TUC calls for Christian to be sacked from Equality and Human Right Commission
According to the Trades Union Congress, no Christian (apart from he nominal variety) could possibly defend the rights of the oppressed, and they have therefore called for Joel Edwards, director of the Evangelical Alliance, to be removed as an Equality and Human Rights Commissioner.
The motion was moved by one Phyllis Opoku-Gyimah, who was ‘appalled’ by his appointment, and even moreso that he retains the support of the EHRC chairman, Trevor Phillips. She said: ‘Joel Edwards has clearly stated that same sex relationships are morally wrong and sinful. How on earth is he going to look at gay and lesbian issues when he has made a career out of opposing equality for LGBT people?’
She asked how people would respond ‘if he was to say the same thing about disabled people, Muslims, or older people, saying it would not be tolerated’.
And she is firmly of the view that ‘his appointment has distorted the concept of human rights’, and the Conference, which represents 6.5 million members in the UK, agreed to campaign for the immediate removal of Mr Edwards from his position.
The curious dimension of Ms Opoku-Gyimah’s perspective is that she presents Mr Edwards and the EA s being stridently ‘anti-gay’, ‘anti-equality’ and therefore ‘anti-justice’. Certainly, the organisation gave evidence to a House of Commons committee opposing the new crime of ‘incitement to violence on the grounds of sexual orientation’. But this was concerned with issues of religious liberty and freedom of expression. And certainly they also opposed the Sexual Orientation Regulations - which ensure equality of gay, lesbian and bisexual people when accessing goods and services- but, again, on the grounds of religious and civil liberties.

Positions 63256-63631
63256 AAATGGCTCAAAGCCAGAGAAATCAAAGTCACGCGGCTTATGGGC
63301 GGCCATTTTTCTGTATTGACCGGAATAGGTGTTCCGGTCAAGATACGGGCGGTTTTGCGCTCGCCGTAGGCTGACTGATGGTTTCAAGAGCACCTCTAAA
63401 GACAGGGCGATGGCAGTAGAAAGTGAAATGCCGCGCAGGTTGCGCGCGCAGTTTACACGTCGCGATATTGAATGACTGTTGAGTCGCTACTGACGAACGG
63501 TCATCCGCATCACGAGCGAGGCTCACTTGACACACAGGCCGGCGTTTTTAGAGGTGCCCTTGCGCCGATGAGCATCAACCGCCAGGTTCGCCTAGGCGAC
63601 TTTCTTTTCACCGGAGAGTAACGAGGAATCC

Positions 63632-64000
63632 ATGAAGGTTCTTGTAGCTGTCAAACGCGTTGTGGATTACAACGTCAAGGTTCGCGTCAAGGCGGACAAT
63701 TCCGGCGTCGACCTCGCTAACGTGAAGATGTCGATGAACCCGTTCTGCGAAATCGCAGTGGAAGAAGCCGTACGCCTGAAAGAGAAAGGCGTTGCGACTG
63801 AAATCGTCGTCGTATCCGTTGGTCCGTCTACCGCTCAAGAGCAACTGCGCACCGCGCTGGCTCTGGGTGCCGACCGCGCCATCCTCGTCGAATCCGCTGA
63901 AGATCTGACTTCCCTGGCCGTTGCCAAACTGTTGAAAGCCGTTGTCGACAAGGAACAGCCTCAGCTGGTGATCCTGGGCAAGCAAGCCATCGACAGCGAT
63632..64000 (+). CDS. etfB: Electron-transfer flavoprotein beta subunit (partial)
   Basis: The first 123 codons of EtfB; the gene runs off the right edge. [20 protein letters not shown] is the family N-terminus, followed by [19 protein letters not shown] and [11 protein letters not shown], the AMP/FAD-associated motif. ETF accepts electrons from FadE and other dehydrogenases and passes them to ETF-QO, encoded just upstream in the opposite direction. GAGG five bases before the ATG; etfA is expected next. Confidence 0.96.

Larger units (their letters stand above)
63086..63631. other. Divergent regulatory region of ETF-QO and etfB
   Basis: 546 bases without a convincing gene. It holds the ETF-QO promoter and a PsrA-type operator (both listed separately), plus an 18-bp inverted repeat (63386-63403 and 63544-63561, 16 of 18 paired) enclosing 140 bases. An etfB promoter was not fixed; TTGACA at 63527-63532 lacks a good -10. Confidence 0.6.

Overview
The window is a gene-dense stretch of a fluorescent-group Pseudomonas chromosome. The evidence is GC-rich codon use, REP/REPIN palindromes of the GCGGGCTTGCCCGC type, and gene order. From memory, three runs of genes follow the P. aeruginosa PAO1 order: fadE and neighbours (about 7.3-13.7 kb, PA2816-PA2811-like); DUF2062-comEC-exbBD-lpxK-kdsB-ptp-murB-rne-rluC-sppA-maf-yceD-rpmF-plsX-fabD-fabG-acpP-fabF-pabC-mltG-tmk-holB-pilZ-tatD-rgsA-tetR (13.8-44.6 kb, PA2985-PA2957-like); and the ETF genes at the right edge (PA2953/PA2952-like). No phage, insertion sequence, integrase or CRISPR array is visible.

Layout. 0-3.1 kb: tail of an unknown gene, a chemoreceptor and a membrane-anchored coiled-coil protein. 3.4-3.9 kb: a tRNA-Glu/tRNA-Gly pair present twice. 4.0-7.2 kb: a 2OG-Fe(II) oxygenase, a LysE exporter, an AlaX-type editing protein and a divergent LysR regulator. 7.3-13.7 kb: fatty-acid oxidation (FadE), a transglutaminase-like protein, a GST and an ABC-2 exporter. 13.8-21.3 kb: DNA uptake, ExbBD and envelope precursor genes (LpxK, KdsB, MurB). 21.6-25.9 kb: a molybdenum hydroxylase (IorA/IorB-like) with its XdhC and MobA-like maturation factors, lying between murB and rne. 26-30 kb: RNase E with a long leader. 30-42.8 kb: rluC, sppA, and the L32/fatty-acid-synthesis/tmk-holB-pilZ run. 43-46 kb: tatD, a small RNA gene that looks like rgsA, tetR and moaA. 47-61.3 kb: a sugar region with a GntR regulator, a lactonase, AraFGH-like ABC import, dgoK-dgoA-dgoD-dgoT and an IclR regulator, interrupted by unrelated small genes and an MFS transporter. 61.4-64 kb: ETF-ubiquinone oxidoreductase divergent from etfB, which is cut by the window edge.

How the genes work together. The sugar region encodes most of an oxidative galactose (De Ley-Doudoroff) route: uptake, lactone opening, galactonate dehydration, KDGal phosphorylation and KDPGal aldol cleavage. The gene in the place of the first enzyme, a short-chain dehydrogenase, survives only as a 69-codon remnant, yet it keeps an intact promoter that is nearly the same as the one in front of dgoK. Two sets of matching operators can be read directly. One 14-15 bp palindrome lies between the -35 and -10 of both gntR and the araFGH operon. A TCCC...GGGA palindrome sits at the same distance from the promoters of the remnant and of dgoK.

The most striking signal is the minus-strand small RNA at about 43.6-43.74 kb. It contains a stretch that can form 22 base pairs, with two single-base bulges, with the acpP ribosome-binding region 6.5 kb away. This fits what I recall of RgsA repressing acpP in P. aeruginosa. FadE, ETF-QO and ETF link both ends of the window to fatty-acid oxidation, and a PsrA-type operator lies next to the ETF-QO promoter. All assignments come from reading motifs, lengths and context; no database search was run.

There appears to be an insistence by the TUC that all Equality Commissioners must share the same outlook and the same beliefs. This Marxist strategy is designed eradicate the expression of a range of views and opinions, and to silence debate, especially that which may relate to an expression of Christian orthodoxy.
According to her biography, Phyllis Opoku-Gyimah is proud of being ‘a black woman, a mother, a partner, a daughter, a friend, a sister, a full-time civil servant, a dog owner, an events coordinator / part of an executive committee for a voluntary organisation and not forgetting a Black Member Rep for PCS Proud’.
Apparently, she is a civil servant. One wonders which sorts of civilians she would be incapable of serving. After all, she could not possibly assist or represent the views of heterosexual white males, fathers, married couples, sons, brothers or cat owners.
Cranmer thinks she ought to be sacked from the civil service for failing to uphold its principles of anti-discrimination and tolerance of religious minorities, and for her manifest prejudice towards Mr Edwards for daring to be a Christian.
And, finally, why did she not propose a motion at the 2006 TUC Conference to demand the sacking of Ruth Kelly after Tony Blair appointed her as Equalities Minister? Is it because Mrs Kelly is a woman, a mother, a sister... and Labour?